Raising conservationists, not poachers

The N/a’ankusê Primary School offers a unique teaching environment while preserving the San culture and creating a safe and conducive learning environment.

16 February 2021 | Education

Mariselle Stofberg

The vision of the N/a’ankusê Primary School is to equip the N/a’ankusê community’s children with fundamental skills and knowledge to empower them to contribute to society in their future endeavours.

Rieta-Marie Brandt, the principal, says they believe education and personal growth are not limited to academics, but should also occur in the physical, social and emotional domains. “We strive to provide the children of N/a’ankusê with a comprehensive education curriculum, to develop our children in all areas,” she says.

Their goals include providing the farm employees’ children with quality primary school education, to instil the culture of excellence of N/a’ankusê in their learners and help to identify opportunities for learners to help them develop as outstanding citizens.

They further hope to equip the San children with English to enable them to express themselves and develop leadership qualities.

The internal systems and structures of the school are conducted within a framework of Christian principles.

Holistic development

“We will also follow strict discipline structures, to ensure a safe climate for learners to reach their full potential. Teachers and other staff members will also plan and function to the best interest of a child, which is to help each child develop not only in the academic domain, but also in the social-emotional, physical and spiritual domains. Thus, we follow a holistic development approach,” Brandt adds.

At the N/a’ankusê Primary School, the main language of instruction is English. As from grade 1, English as language of tuition will be phased in to ensure an easy transition from the learner’s mother tongue to English. All work, class activities and assessments will be conducted in English.

Afrikaans will be additionally taught as a foreign language as from grade 4 for communication purposes.

The school uses the National Namibian Curriculum as a guideline with integrated, adapted and additional ‘specialised’ education to suit the context of the learners’ culture and environment.

What sets the school apart is their sustainability curriculum with the aim of nurturing a conservation mindset in their learners.

“At N/a’ankusê, we wish to equip our learners with knowledge and practical skills on sustainable living, which would enrich their lives and contribute to our conservation way of live. The curriculum will consist of three main themes, which will include gardening and livestock, recycling and science projects. In all three themes, learners will be taught practical skills relevant to the respective theme. Some of these skills include gardening, design and building, cooking, practical application of mathematics and livestock care,” Brandt adds.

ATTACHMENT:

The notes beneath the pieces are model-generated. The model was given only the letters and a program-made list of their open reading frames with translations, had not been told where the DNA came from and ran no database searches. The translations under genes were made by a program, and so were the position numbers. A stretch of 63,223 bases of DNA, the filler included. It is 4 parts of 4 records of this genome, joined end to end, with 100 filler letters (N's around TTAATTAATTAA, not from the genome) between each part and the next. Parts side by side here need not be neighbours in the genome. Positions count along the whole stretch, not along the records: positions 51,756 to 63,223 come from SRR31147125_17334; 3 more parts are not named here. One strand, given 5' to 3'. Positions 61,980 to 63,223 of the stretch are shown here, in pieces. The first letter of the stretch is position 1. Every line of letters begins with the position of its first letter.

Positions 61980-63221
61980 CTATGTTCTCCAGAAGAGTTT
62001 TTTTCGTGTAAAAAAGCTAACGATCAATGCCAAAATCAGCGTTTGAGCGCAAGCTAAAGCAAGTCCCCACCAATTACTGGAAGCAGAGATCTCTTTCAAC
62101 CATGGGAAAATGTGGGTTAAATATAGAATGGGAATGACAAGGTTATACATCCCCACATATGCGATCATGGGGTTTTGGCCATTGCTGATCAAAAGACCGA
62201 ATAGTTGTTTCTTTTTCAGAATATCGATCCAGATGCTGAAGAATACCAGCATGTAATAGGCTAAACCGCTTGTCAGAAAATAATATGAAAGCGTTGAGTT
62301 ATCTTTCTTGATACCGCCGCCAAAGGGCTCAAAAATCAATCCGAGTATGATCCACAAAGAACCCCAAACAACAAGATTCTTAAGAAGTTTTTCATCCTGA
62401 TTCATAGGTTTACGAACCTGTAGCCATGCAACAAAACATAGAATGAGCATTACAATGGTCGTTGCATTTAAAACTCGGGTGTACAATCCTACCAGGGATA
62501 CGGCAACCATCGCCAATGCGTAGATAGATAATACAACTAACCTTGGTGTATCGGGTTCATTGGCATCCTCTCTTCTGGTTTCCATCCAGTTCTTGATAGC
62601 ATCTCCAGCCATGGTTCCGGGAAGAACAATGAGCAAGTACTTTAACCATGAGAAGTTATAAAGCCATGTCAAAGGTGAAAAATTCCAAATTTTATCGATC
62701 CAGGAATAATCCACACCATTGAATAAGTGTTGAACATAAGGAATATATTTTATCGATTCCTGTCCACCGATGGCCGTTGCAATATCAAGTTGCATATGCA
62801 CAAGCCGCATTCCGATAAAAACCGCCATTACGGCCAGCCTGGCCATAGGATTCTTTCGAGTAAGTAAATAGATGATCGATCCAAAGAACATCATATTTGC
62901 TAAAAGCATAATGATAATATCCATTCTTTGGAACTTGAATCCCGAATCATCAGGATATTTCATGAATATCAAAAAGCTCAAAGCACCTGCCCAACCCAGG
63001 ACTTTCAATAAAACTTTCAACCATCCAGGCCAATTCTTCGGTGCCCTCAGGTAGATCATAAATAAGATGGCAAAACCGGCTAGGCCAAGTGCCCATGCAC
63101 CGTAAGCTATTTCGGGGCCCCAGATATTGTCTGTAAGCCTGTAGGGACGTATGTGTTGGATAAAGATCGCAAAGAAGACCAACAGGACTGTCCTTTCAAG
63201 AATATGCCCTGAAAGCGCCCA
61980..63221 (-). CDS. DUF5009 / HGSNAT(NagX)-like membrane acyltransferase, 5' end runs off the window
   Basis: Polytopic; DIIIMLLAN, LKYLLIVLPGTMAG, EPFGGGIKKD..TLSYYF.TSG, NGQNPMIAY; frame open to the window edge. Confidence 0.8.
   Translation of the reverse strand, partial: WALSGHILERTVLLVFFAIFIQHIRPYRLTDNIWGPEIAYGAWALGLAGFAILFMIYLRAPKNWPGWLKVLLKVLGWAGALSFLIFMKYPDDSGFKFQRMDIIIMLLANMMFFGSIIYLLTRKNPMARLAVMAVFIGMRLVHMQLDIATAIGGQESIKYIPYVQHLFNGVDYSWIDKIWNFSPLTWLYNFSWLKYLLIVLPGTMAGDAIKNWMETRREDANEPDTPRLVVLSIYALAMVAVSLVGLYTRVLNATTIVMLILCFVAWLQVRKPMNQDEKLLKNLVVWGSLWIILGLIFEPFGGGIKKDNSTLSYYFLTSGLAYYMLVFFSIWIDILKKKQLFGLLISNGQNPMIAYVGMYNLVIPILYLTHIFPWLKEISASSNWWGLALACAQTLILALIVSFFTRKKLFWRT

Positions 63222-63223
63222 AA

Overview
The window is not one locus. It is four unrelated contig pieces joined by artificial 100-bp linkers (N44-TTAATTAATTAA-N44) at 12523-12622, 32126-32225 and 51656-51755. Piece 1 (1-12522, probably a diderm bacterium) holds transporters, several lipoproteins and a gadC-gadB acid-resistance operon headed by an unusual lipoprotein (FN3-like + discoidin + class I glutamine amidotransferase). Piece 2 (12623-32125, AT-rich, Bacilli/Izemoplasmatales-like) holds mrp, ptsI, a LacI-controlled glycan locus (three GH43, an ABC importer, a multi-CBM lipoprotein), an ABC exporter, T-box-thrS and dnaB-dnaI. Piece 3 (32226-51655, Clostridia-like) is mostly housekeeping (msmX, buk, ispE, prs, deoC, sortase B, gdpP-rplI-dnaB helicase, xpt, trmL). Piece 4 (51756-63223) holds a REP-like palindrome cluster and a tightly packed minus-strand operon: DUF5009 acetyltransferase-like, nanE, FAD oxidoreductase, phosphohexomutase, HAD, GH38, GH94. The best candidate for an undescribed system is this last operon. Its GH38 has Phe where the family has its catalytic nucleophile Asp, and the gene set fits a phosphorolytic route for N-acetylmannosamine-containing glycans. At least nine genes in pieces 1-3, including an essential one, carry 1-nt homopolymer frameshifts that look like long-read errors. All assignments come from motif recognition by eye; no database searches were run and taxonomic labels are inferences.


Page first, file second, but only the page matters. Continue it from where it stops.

Cultural activities

The school also prides itself in its cultural activities where the San culture is nurtured and preserved to fight the disappearance of this rich, ancient culture.

“All our learners are taught the ancient skills by our very own San employees once a week. The learning experience is practical, conducted out in the field. All learners have a music and/or dance class once a week and identified individual learners will receive additional music/dance training,” Brandt says.

The school will also have school concerts, both formal and informal, throughout the year, giving learners opportunities to develop their talents and share them with others.

The school further emphasises the importance of physical development, which they believe is essential to a child’s growth and development. Physical activities and sport will be conducted for all learners twice a week and identified learners will join the sports teams of Windhoek Gymnasium.

Other identified learners will also have gymnastics training at Chalk Gymnastics and Performance Training.

Maretha Snyman will act as the head of department (HOD) for Early Childhood Development for children from the ages three to five. Yvette Mouton will be the HOD for the junior primary for learners from grade 1 to 3 and Loraine Kotze will be the HOD for the senior primary phase for learners from grade 4 to 7.

Th school will also have intern teachers as assistant teachers, working under the HODs. These teachers are involved at the school on a yearly basis, after which new intern teachers are appointed. They also have teachers’ assistants who can speak the children’s mother tongue, helping the teachers with the pre-school, grade 0 and grade 1 learners who struggle to understand English.

The school hopes to create a new generation of nature conservationists who will continue to build on the work done by N/a’ankusê.

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